Watching Pedagogical Content Experts


The Career Pathways that are part of the R3 Program to recruit, retain, and reward our best educators allows our teacher leaders to learn, explore, and collaborate to tackle instructional problems of practice. I have been thinking recently about what our teachers need to be able to do in order to begin the process of addressing those problems of practice. The primary purpose of R3 is to keep our best educators in the classroom while giving them the opportunity to expand their influence and lead teachers as well as students. As teachers in the classroom, teachers can address what they know and how they teach what needs to be learned by students.

I’ve been thinking and writing a lot about the important balance of teacher content knowledge and pedagogical knowledge. Lee Shulman coined the concept of Pedagogical Content Knowledge in 1986 to explain the the relationship of three types of teacher understanding and knowledge: pedagogical knowledge; content knowledge; and pedagogical content knowledge as the intersection of the two prior types.

Teachers have to become content experts and really understand what they are teaching in order to teach students to understand difficult concepts. I had the opportunity to partner with the Social Studies department of DPI to host a Teaching American History seminar on Civil Rights in America on Saturday, March 3rd.  Teachers from across northeastern NC, including teachers who participated in the Key BT and TLI programs had the opportunity to dive deep into primary historical sources. The dedication of those educators was impressive. They realized that they had to understand the content at a deep level before they could really engage their students in learning.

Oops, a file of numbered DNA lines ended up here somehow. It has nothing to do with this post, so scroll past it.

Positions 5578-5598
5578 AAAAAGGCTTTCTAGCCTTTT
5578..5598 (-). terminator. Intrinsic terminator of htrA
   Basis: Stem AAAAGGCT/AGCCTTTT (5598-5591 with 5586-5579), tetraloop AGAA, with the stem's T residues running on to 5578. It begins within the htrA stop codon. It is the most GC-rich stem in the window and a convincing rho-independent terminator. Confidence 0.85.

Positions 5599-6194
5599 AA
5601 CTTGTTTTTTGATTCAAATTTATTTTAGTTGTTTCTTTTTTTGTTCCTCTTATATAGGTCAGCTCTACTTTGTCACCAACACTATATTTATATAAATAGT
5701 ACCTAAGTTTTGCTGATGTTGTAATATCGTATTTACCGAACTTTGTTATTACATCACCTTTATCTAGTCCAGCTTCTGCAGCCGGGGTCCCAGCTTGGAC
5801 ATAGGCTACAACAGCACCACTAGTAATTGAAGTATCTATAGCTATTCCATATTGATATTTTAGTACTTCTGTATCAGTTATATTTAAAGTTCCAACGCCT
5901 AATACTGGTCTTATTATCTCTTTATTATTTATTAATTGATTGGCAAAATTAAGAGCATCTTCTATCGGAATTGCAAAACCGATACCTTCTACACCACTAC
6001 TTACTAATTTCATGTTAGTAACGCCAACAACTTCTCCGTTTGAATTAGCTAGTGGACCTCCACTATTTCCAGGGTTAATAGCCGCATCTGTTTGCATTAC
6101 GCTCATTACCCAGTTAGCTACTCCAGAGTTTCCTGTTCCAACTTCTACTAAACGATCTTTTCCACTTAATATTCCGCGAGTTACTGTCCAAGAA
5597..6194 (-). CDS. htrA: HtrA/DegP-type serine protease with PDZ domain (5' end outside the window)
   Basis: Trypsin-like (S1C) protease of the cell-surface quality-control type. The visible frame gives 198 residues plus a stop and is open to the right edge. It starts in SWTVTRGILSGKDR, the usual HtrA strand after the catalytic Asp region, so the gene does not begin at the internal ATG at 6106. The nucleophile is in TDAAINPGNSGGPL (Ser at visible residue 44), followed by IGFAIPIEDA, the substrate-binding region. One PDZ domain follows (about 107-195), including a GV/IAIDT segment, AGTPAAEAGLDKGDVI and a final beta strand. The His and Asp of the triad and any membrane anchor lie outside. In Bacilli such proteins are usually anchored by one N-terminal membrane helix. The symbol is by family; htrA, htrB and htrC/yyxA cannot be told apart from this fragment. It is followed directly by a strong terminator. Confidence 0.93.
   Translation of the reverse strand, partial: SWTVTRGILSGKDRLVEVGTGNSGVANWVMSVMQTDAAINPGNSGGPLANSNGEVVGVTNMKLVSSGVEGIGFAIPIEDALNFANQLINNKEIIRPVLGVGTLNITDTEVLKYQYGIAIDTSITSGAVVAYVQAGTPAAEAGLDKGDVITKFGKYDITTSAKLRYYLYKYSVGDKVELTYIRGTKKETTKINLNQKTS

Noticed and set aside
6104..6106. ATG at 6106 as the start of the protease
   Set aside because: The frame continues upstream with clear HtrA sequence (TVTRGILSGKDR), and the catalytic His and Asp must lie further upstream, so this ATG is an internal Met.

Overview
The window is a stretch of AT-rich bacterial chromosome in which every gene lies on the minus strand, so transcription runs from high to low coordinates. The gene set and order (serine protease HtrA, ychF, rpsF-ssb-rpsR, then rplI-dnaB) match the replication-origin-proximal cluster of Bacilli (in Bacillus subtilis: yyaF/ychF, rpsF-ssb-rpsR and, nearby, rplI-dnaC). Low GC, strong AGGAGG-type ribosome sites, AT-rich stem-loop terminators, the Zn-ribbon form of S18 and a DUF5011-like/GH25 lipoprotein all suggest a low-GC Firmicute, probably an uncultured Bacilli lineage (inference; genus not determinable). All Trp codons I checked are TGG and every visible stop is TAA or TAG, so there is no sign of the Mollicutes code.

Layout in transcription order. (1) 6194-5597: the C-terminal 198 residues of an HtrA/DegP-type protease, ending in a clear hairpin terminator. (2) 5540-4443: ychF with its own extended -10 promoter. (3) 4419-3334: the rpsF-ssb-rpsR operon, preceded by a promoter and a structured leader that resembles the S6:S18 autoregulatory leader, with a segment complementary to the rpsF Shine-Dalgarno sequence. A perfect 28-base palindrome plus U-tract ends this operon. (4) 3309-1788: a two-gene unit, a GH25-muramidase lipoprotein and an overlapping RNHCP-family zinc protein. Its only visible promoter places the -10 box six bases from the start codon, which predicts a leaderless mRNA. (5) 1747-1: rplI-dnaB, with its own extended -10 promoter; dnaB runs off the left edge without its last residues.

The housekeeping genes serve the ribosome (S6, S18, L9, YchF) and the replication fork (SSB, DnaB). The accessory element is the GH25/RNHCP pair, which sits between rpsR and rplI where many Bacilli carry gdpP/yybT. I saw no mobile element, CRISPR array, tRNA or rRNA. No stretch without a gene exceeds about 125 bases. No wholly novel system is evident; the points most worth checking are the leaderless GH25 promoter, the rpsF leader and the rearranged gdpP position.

“Those who can do. Those who understand teach.” L. Shulman, 1986

After learning the content, these teachers will collaborate to build inquiries using a Canvas course hosted by the NC Department of Public Instruction. Inquiry is the pedagogy these teachers will use to teach the content they learned. Inquiry is a method of teaching and learning that uses engaging questions and scaffolds disciplinary thinking to guide students as they construct their own understanding of a topic. In Social Studies, www.C3teachers.org provides a specific method and resources for teachers to learn inquiry pedagogy from and with other teachers.

c3teachers.jpg

Sitting at the back of the seminar, I was able to watch these teachers learn and think. I pondered the possibilities of what might happen as these teachers build their inquiries. How might they be able to grow professionally and then lead other teachers how to use the content and pedagogy they learned. This is what R3 and specifically the Facilitating Teacher position is all about.

Inquiry in Social Studies could be a potentially powerful way for our great teachers to design new instructional methods to combine the content knowledge they have with the an effective pedagogy to help students understand that content. No matter what the instructional problem of practice is, it’s empowering our great teachers that has the biggest potential to actually improve how we do business in Pitt County Schools.

 

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